REVIEW >> The 1975 – The 1975

The1975Regular readers (thanks for thinking ‘that’s me!’ excitedly) will know just how much we love THE 1975.

It all started in the very small hours of a Sunday last September. With music telly being largely ignored in the background, a thumping drum beat kicked in, clearing our drunken haze in an instant.

The City was the most captivating three minutes of music I’ve heard in years. There was something more intoxicating about the unashamedly 80s vibe than the cocktails we’d sunk that night.

We bought tickets to see them at the Cockpit in December that night – their first-ever headline show as The 1975. And the rest, as so many people say, is history. Or at least the beginning of it…

“And this is how it starts…”

The 1975

Next week, The 1975 finally release their delightfully self-titled album. We’ve been lusting after it for months, ever since the band began to tease us with minor details in our interviews through the year.

Safe to say it’s been well worth the wait. Sixteen tracks (or 39 if you go for the deluxe edition, which features the album, the four EPs and a handful of remixes) of playful, genre-dodging pop music. There’s plenty of RnB, soul, 80s electro grooves, rock balladry and a good hint of punk attitude in there.

Like their EPs, the album flows from delicate atmospherics to bold bursts of joyous indie pop, seamless in transition.

Opener The 1975, follows the similar lead-ins from the EPs – a soft swirl of synths and haunting vocals, relaying a night of, ahem, passion. It quickly swells into a suitable climax, then…

Bang! That distinct drum snap of The City. Reworked for the album and given even more oomph, the introduction to our favourite band is now a familiar anthem. Made to be played LOUD.

M.O.N.E.Y is a sassy, snappy RnB number with Matty almost switching to a rap, over an electronic trill and guitar hooks. It brilliantly showcases their hugely ambitious, adventurous sound.

I like how they’ve put the familiar singles early in the tracklisting. Not sure if that was a conscious decision, but it works for me. Fired-up chart hits Chocolate and Sex are the propellant for their rocketing success, making the sex, drugs and rock’n’roll cliché fresh and vibrant.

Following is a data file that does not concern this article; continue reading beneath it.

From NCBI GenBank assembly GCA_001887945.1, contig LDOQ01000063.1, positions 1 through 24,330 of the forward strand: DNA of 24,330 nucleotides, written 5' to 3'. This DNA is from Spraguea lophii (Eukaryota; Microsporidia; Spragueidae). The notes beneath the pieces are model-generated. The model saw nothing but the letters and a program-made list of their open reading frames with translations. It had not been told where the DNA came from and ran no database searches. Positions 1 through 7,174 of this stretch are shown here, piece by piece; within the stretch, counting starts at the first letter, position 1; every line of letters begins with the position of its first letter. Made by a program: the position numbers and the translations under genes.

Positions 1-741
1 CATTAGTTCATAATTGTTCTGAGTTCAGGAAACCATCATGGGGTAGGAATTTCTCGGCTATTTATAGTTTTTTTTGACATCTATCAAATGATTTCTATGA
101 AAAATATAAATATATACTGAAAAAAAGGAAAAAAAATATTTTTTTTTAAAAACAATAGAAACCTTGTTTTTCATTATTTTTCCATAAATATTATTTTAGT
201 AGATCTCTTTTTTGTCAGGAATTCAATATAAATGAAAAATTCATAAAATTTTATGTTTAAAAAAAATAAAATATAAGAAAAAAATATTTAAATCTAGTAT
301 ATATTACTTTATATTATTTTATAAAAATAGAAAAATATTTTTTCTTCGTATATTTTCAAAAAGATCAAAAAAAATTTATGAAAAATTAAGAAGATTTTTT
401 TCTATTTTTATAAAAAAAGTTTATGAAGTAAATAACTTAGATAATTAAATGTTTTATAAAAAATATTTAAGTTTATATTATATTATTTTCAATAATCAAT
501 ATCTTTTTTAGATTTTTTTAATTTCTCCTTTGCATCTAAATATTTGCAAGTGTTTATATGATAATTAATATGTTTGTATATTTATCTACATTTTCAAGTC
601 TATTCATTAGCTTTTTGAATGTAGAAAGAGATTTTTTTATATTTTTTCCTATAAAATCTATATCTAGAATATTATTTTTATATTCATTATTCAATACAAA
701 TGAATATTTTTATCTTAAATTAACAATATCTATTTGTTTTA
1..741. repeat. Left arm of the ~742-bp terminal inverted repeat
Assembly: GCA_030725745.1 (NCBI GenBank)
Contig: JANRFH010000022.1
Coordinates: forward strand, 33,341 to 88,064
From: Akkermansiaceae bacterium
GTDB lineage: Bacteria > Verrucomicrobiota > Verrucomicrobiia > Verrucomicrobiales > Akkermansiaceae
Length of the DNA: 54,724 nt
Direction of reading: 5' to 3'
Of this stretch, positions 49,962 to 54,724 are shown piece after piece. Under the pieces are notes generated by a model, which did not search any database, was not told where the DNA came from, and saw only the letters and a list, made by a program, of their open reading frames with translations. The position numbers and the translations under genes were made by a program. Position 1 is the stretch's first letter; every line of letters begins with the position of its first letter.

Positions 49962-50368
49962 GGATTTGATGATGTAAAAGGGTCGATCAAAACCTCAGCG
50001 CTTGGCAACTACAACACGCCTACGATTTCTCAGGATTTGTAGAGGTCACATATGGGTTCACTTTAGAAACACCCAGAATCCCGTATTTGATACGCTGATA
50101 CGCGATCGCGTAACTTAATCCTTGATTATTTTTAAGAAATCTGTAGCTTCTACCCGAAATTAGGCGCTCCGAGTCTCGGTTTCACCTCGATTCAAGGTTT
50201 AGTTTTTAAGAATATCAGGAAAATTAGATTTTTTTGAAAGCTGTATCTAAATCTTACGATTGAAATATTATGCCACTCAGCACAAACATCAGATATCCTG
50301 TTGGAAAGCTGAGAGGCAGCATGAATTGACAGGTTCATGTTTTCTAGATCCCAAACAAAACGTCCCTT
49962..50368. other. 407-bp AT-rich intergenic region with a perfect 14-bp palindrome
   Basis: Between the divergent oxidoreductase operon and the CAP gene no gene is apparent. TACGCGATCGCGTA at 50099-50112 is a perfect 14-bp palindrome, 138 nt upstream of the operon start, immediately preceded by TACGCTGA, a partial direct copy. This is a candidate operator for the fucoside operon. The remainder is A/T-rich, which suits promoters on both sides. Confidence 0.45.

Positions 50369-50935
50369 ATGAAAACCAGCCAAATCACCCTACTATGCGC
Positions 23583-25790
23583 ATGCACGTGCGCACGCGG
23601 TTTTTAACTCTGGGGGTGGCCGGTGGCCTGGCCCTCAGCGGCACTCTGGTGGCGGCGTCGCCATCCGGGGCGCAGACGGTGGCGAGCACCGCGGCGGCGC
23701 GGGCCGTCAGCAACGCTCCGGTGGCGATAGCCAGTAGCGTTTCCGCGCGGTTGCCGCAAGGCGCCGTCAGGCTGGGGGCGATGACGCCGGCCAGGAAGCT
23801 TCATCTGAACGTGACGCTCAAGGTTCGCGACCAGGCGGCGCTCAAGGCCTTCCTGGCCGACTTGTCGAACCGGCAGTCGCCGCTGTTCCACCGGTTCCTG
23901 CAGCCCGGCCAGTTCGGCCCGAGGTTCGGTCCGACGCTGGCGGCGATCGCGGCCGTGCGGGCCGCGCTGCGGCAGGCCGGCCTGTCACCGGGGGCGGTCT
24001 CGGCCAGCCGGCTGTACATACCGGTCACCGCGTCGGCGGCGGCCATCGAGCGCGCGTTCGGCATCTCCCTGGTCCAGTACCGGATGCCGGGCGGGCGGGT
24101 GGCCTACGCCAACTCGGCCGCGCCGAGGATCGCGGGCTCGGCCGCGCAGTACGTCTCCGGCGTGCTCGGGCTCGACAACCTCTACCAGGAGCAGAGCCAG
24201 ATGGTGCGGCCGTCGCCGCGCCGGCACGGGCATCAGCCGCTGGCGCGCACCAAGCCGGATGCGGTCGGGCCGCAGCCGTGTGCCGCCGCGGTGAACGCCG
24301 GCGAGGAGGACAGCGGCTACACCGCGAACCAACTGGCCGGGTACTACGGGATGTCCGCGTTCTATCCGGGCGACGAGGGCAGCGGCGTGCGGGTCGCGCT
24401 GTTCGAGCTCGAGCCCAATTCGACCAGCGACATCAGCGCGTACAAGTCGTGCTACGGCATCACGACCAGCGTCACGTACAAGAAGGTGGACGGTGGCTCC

Talk! has a sweet bass groove, rolling under a Paul Simon-like calypso hook, as Matty asks the song’s arrogant protagonist: “Why you talk so loud? Why you talk so?” Makes me happy.

An Encounter is a brief interlude of the ambient loveliness they’ve mastered. A breather before the dizzying sugar rush of Heart Out, all thumping 80s keys, saxophone breaks and cutting lyrics – darker than the sparkling song suggests.

Settle Down has been a live staple and is just as big on record as it is on stage. One of the more funkier grooves on the album, it’s peppered with cool synths and slick guitar hooks. I dare you to keep still while this is playing.

I am in love with all four minutes 14 seconds of Robbers. It makes me cry. As soon as the wailing guitar kicks in, I’ve gone. It’s such an epic song, slowly building up to that tortured bellow: “Now everybody’s dead!” followed by the aching refrain: “You look so cool” . It just kills me. I found myself slyly brushing the tears away during their Leeds Festival set on Sunday afternoon. There’s never been a more beautiful song about an ill-fated criminal couple. Matty said it would be our favourite song on the album and he wasn’t wrong.

Girls is a big pop tune. Reminiscent of Prince, cooly reflecting on young love – or lust. Try and wrap your ears round the sassy lyrics – “I know you’re looking for submission in a secular age, but girl I’m not your saviour. Wrestled to the ground, God help me now…”. It’s going to be their next single and we’re busy working out the words, in preparation.

12 is another ethereal break from the pop proceedings. A chilled out minute-or-so before we kick it with She Way Out‘s four minutes of fun. Cannily alluding to a girl’s skills on the dancefloor, this tune will make you dance.

Menswear is a schizophrenic affair, starting with a crunching RnB jam, layered with snippets of synthesised vocals, clicks and sweeping samples, before bursting into life bang on the half-way mark, telling the tale of a drug-fuelled wedding reception. Smooth.

Pressure is the chilled-out best friend of Chocolate. Plenty of soulful grooves and delicious late-night sax.  I’m not kidding, there’s moments it could be a mid-90s boyband chart-stormer.

Is There Somebody Who Could Watch You? is a very surprising spatial piano ballad. Stark, hauntingly beautiful and so very tender, it’s a heartfelt end to the best album of the year.

Ten years in the making, The 1975 are no overnight success.  Theirs is an accomplished, sophisticated sound, which takes you on a journey of emotion and nostalgia. So much heart and soul in their work, so many inspirations cleverly and carefully balanced to create a sound so familiar yet effortlessly fresh, avoiding clichés and contradictions.

They may have paved the way to this album with stylish monochrome, but their debut is an explosion of colour, vivid tales of adolescence and arresting Eighties raunch. It’s the soundtrack of disenchanted youth, which would make John Hughes so very proud.

>> The 1975: The 1975 is out on Monday, September 2, 2013, on Dirty Hit/Polydor. Go buy it.


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4 comments to “REVIEW >> The 1975 – The 1975”
  1. Pingback: The 1975: 23 memorable moments - Bang The Drum

  2. Pingback: LISTEN >> The 1975: The 1975

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